Turkmenistan’s first-ever Law on Assemblies, which entered into force in 2015, allows residents to hold peaceful assemblies if local authorities are informed in advance but also provides for far-ranging restrictions on where assemblies can be held. Public assemblies are rare due to the hostile climate for open debate and the threat of reprisals, and the authorities typically seek to cut short rare spontaneous expressions of protest. In a practice at odds with freedom of assembly, the authorities forcibly mobilize state employees, students and other residents for various regime-praising events. For example, thousands of Ashgabat residents were forcibly mobilized in connection with the Asian Games held in the capital in September 2017. The practice of forced mass mobilization leads to participants missing classes and work and jeopardizes their health since rehearsals are often intense, lengthy and held in all weather conditions.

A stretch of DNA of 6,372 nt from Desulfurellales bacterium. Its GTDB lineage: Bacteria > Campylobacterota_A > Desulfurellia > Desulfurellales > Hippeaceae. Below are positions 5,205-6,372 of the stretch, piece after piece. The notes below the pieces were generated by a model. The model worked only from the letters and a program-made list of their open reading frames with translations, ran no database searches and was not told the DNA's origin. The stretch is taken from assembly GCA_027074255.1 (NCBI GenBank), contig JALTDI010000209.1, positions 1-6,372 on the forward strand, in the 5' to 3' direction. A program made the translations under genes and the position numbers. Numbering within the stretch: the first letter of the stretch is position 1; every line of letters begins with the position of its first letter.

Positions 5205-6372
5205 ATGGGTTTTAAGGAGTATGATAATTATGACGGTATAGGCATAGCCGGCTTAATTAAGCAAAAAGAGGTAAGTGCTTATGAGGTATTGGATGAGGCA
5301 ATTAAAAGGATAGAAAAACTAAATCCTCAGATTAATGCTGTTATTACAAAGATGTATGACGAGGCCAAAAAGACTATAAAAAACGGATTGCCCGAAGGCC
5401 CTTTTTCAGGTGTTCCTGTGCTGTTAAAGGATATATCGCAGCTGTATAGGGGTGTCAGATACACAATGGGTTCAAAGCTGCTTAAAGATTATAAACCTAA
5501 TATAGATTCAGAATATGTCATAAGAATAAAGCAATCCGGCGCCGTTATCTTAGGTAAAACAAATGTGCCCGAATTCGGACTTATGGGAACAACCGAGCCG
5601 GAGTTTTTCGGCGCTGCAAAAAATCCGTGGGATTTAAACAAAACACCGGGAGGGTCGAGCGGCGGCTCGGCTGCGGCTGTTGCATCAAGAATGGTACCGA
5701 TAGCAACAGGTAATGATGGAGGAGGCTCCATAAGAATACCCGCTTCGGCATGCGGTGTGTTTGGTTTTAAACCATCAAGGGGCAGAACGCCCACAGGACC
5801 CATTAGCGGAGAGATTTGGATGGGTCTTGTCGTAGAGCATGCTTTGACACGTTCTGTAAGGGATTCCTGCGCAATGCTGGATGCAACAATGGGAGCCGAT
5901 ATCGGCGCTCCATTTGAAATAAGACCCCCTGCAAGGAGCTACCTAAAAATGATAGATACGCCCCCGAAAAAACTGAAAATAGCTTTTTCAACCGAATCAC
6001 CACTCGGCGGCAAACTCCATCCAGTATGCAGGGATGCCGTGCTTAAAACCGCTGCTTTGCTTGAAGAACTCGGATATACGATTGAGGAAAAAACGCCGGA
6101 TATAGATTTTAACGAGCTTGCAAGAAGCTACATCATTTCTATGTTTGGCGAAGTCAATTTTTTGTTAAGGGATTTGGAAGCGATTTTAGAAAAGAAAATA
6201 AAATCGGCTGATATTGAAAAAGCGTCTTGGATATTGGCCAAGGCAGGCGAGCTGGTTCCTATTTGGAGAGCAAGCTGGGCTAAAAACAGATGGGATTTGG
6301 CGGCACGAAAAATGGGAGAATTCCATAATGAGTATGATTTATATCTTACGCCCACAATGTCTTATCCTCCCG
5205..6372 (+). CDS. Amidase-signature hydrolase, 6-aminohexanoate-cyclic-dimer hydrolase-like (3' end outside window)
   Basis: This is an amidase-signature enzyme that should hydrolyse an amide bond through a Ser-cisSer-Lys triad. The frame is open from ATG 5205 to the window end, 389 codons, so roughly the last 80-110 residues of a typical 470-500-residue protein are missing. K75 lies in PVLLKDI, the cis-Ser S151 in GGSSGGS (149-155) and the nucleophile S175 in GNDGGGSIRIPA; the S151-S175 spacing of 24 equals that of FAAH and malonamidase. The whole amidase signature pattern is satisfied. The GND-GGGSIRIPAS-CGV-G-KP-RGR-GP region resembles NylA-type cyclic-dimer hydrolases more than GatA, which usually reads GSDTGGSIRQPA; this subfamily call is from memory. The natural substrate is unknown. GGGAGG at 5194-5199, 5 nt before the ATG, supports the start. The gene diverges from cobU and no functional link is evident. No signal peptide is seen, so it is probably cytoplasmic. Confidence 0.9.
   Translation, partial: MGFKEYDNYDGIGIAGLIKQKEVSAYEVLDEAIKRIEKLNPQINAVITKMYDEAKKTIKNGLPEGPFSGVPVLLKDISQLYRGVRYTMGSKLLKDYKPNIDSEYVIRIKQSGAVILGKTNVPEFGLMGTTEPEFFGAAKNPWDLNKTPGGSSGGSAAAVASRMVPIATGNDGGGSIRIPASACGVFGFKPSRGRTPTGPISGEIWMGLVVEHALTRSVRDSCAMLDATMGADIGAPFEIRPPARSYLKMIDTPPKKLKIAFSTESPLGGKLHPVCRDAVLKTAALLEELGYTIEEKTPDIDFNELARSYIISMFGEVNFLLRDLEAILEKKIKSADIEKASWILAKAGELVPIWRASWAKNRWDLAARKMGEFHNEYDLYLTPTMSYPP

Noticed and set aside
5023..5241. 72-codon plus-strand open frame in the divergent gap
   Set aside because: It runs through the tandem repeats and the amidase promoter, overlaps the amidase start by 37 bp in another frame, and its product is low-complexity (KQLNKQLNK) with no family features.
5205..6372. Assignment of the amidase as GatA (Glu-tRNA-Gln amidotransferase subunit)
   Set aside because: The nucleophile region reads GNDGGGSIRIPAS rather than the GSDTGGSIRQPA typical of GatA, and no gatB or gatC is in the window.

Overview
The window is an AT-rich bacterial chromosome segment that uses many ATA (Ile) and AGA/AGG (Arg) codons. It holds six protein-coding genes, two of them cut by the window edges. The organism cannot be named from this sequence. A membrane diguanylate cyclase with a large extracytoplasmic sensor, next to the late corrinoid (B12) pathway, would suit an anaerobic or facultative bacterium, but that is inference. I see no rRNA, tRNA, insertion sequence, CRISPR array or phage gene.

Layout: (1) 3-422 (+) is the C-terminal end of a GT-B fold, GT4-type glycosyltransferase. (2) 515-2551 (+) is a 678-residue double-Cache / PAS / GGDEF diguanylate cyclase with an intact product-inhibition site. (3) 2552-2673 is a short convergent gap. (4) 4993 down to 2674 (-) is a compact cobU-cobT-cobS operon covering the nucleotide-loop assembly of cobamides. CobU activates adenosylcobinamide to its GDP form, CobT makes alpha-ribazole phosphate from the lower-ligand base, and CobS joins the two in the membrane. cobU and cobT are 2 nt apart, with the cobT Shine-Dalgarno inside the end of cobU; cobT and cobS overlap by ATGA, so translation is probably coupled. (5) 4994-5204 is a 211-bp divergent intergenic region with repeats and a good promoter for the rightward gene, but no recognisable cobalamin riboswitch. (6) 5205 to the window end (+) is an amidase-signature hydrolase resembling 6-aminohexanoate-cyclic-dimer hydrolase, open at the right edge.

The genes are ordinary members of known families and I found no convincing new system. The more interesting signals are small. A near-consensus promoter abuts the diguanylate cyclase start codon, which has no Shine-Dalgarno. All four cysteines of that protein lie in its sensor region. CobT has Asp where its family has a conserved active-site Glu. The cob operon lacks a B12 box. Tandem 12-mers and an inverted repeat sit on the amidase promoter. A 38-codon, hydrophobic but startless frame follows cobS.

In the National Human Rights Action Plan for 2016-2020, the government committed to new visits by UN Special Procedures. Currently over a dozen requests for visits by Special Procedures are pending, some of them for more than a decade, and the Special Rapporteur on the right to religion or belief is the only mandate holder ever to have visited the country to date — in 2008. A visit by the Special Rapporteur on Cultural Rights has been postponed to 2019. The government should draw up a plan and schedule for visits by other Special Procedures who have requested to visit the country.